Rub the lard into the flour until it is completely absorbed and the mixture goes mealy. Add the pinches of salt and sugar, the fresh orange juice (it must be fresh), olive oil, and water and mix well into the flour until you have a stiff dough.

It should be firm but pliable enough to be moulded. It may be necessary to add a little more oil and water to achieve this state. It all depends on the flour. When the dough is ready let it rest for two hours.

Divide the dough into balls about the size of a man’s fist, reserving a small piece of each for the lid.

Take a ball of dough and make a hole in the centre, gradually making it wider by using both thumbs. You should end up with a circular pie case whose sides and bottom are just under half a centimetre thick.

The robiol is a crescent-shaped turnover filled with jam

The vast majority of Mallorcan families do not use tins of any kind for shaping the pie case because the dough is firm enough to stand up without any kind of support.

Some people use the bottom of a bottle or jar to help shape the pie cases, but most cooks find that thumbs and fingers give better results.

Put two or three pinches of sobrasada on the bottom of each pie case and fill them with the well-seasoned raw lamb.

On top put a few small pieces of panceta salada. Make lids with the reserved pieces of dough, slightly larger than the circumference of the pie. Press a lid over the pie, using your fingers to seal it by pressing the lid against the side of the pie. Cut a small hole in the centre of each lid.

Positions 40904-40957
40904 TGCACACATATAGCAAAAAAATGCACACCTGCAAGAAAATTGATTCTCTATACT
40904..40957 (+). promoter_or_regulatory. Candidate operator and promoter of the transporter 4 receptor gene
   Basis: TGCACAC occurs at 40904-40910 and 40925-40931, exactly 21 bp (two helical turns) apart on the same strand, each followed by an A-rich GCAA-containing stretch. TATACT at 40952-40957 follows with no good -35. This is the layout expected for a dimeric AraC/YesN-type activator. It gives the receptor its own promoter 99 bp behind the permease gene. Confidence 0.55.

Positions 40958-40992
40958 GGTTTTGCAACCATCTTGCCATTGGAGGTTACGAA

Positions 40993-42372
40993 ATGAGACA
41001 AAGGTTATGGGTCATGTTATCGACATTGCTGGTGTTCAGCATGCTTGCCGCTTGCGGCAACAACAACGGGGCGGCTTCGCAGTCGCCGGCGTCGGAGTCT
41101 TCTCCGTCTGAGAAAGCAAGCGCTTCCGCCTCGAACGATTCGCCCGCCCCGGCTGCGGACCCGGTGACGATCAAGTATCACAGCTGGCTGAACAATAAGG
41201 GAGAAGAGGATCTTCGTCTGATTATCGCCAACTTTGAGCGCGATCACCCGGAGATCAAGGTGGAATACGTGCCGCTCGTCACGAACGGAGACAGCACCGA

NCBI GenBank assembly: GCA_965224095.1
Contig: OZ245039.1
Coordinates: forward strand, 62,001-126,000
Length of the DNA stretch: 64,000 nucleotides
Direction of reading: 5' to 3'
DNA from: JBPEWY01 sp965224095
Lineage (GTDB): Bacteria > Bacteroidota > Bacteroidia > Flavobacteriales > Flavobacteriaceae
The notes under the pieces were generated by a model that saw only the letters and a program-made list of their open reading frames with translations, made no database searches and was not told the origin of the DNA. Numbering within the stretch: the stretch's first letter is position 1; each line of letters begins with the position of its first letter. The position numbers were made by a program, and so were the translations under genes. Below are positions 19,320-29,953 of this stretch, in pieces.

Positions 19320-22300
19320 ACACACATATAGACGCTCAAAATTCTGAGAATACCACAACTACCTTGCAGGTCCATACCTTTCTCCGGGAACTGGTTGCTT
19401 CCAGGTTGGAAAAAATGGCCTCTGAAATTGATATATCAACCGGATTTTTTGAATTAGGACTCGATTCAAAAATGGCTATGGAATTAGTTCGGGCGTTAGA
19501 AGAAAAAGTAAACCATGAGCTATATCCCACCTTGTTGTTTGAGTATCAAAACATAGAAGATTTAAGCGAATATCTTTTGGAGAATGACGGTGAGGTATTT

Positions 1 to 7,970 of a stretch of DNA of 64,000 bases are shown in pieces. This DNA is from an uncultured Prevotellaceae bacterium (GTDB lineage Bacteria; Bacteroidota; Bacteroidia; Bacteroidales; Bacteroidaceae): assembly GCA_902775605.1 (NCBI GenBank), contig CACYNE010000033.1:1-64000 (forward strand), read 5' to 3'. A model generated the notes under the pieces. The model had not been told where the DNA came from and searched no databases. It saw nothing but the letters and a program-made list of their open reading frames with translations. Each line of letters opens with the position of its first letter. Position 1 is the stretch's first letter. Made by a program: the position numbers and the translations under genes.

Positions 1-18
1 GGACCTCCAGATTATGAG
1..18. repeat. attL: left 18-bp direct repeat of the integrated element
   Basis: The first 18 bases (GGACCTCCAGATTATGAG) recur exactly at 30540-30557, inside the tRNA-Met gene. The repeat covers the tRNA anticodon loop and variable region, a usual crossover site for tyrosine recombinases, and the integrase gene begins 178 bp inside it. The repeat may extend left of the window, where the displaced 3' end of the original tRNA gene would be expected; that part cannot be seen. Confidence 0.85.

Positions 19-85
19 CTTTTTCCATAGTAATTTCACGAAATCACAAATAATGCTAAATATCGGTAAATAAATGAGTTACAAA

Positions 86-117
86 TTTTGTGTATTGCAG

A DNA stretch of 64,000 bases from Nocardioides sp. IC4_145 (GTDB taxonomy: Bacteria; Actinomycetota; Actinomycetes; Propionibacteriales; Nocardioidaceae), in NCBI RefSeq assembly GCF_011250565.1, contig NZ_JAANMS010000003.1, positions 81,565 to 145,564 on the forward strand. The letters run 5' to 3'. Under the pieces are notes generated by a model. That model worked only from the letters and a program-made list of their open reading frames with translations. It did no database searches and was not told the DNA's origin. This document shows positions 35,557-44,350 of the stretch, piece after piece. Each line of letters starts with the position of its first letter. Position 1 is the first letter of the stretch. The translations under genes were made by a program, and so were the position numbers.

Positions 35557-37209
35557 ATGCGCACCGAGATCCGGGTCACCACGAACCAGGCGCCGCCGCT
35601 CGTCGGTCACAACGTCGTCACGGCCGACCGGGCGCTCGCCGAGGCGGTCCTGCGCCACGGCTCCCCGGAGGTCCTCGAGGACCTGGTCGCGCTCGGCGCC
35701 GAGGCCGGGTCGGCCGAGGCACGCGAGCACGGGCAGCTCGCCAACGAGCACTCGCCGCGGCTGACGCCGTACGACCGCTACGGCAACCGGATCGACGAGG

Put the pies on rounds of greaseproof paper and bake them in a hot oven for 45-60 minutes. If you don’t have greaseproof paper, use any kind of white paper that has been slightly oiled.

It’s important to use high quality ingredients when making empanadas. Buy porc negre sobrasada — the kind made with meat from the Mallorcan black pig. It’s dearer but much better. You should also pay extra for the best tocino or panceta salada.

The monetary difference is small but the gastronomic advantages are enormous.

And bear in mind that the main role of the panceta salada is to lubricate the lamb, so it should have a high proportion of fat.

the dearer the robiols and other Easter treats.

Don’t introduce any innovations into doña Paula’s recipe. Follow the instructions as given and you will produce an authentic Mallorcan Easter empanada, or empanada de Pascua.